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According to a July 5 article, the State Legislature is examining a new bill designed to criminalize abusive behavior against professional and amateur referees.

The article says it would make injuring a sports official a second-degree assault. It also says the law would "create a new crime," aggravated harassment of a sports official, to cover less physically harmful behavior. But the law would be redundant and a waste of taxpayers' money.

There are already laws making it a crime to harass or assault another individual. The problem is we don't apply them to sports heroes. They are allowed to spit, punch and throw tantrums on a regular basis, suffering few consequences. Penalties are delayed and reduced so much that they have very little meaning.

An athlete must commit rape or murder or bite off an ear before anyone begins to question whether he should continue to participate in the sport.

And, as the article tells us, when someone does properly address offenses -- such as the Athletic Association at Southwestern Middle School in Chautauqua County, which suspended an eighth-grader for swearing at a player and a referee and then grabbing the referee's shirt -- a judge steps in and reduces the sentence, thereby undermining the school's authority.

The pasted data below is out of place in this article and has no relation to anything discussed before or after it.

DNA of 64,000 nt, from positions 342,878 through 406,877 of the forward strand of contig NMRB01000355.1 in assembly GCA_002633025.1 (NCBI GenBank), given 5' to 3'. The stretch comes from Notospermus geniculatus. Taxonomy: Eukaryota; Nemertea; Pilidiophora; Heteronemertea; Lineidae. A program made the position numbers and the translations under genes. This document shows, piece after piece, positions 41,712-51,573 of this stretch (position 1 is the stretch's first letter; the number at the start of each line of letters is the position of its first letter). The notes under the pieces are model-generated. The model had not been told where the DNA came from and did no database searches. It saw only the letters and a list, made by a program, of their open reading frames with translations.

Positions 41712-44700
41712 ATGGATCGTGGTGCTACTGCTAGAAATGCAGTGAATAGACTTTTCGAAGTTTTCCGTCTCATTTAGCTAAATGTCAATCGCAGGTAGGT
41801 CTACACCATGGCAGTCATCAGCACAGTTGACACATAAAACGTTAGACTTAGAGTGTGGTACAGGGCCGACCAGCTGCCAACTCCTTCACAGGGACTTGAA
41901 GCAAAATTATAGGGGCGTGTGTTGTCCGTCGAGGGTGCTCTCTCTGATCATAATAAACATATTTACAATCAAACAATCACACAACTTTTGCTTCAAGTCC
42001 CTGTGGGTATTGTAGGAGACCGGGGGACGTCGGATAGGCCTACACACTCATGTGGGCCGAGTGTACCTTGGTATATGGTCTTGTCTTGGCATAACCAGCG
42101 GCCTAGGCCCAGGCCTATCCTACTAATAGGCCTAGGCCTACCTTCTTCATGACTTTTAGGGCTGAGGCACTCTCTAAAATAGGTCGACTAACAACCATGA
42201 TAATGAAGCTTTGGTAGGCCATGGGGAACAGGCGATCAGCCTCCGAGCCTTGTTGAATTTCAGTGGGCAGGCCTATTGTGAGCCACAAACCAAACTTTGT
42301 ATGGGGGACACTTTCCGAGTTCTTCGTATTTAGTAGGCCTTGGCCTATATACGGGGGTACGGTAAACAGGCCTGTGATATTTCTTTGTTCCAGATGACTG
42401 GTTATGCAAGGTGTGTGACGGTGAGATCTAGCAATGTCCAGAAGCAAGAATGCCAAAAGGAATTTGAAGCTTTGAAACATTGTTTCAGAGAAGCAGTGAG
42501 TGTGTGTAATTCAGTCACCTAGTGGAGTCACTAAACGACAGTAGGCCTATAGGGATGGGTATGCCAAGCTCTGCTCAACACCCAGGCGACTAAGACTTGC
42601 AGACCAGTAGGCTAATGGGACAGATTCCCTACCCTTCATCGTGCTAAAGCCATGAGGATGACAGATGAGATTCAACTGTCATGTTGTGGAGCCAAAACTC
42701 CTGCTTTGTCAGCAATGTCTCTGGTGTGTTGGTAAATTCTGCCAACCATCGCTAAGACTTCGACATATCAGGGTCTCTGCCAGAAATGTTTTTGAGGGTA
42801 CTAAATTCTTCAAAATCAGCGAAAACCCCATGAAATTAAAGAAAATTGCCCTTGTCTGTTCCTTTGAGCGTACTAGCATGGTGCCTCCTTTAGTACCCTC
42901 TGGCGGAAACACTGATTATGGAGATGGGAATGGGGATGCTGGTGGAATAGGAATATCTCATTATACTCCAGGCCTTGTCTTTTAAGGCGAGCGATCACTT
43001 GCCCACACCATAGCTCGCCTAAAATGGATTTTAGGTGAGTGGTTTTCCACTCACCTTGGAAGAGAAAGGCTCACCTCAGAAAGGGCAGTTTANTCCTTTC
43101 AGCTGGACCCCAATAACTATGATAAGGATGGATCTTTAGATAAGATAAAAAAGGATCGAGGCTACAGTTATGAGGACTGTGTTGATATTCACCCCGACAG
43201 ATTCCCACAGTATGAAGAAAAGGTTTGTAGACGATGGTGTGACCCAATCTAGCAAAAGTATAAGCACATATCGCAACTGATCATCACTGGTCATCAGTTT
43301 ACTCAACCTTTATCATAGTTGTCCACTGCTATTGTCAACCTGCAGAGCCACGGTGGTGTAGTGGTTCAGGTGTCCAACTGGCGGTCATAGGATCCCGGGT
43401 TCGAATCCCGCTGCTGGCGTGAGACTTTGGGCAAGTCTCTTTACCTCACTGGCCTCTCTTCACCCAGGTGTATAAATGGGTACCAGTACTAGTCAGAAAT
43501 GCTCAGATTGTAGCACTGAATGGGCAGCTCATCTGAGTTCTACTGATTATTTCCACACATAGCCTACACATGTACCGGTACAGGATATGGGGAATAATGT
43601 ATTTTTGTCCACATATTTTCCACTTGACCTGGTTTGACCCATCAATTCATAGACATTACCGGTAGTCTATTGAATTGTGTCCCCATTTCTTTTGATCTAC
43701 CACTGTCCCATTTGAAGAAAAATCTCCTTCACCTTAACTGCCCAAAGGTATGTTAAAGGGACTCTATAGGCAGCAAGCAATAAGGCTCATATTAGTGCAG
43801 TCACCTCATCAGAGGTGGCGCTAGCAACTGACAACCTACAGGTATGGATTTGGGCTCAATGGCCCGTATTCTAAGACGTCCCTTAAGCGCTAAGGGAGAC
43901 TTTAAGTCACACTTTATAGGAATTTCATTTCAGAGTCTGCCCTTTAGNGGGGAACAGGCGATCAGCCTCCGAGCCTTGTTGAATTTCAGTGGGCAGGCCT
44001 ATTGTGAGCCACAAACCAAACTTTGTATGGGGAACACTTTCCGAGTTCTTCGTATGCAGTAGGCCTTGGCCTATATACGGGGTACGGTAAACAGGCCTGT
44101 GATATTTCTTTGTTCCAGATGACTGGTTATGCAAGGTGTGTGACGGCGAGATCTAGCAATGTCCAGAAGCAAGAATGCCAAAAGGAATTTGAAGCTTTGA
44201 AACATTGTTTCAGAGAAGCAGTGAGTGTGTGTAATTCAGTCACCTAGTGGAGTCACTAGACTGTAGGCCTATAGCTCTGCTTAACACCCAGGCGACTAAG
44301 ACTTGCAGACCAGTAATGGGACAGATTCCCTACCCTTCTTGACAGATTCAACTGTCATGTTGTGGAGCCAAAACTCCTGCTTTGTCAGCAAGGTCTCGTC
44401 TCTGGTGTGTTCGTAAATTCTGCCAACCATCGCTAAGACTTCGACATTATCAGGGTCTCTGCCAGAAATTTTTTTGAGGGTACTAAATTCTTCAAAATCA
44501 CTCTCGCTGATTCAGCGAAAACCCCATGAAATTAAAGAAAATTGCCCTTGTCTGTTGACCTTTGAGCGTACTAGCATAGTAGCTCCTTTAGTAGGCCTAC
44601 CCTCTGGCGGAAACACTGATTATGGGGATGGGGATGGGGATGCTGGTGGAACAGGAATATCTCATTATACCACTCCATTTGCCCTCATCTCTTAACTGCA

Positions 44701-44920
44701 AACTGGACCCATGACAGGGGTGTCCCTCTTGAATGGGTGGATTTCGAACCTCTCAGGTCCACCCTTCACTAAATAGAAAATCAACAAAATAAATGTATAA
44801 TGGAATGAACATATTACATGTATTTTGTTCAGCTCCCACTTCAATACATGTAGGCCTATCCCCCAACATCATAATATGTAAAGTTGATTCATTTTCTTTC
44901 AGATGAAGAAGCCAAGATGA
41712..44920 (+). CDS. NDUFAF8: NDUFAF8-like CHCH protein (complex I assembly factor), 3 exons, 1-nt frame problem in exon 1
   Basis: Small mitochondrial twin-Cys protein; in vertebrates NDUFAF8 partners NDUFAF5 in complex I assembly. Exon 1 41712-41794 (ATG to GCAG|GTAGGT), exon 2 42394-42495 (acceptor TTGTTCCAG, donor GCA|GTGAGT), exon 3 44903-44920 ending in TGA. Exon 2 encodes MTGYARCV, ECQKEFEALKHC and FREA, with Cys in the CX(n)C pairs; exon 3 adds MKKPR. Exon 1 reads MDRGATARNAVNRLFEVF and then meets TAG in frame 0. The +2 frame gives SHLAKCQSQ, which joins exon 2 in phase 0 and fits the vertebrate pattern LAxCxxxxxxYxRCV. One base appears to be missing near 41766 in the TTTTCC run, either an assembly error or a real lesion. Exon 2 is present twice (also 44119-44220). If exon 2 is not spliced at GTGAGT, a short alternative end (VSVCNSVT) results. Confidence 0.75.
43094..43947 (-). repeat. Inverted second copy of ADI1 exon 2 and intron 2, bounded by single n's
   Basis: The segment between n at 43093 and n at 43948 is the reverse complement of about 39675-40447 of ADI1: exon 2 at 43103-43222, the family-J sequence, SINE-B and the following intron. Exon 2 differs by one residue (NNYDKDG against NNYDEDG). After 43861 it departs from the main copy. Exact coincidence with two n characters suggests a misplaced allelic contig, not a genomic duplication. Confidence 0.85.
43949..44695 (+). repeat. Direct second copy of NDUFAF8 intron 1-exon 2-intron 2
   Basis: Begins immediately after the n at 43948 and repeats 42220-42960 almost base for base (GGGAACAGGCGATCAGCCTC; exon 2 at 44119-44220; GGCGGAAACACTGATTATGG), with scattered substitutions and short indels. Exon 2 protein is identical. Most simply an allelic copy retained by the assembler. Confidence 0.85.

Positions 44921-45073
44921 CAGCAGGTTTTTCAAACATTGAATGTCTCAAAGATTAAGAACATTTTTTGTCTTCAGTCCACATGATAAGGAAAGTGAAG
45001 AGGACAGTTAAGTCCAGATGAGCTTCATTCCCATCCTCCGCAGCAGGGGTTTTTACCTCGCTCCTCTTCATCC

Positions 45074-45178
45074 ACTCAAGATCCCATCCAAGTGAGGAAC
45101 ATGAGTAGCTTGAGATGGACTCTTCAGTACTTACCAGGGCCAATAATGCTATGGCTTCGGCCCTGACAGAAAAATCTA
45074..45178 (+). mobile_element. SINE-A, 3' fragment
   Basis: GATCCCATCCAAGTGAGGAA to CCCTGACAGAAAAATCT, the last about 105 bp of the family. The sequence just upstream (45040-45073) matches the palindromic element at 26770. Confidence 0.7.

That is the problem.

Our family was filled with highly athletic young men. My brothers participated in football, basketball and track. They were all-high school, all-conference and all any parent could desire in promising young athletes.

When they were involved in a senior prank -- throwing water balloons during the senior play -- they were thrown off the team. But they accepted their punishment and our mother didn't engage an attorney to challenge the school's right to enforce the rules.

We don't need new laws that lenient judges can refuse to enforce. We need to enforce the old ones.

More importantly, we need to go back to insisting on basic manners and respect for one another and to teach our children (and adults) that if they don't play by the rules, they don't get to play the game at all.

Dorothy L. Delmonte Buffalo

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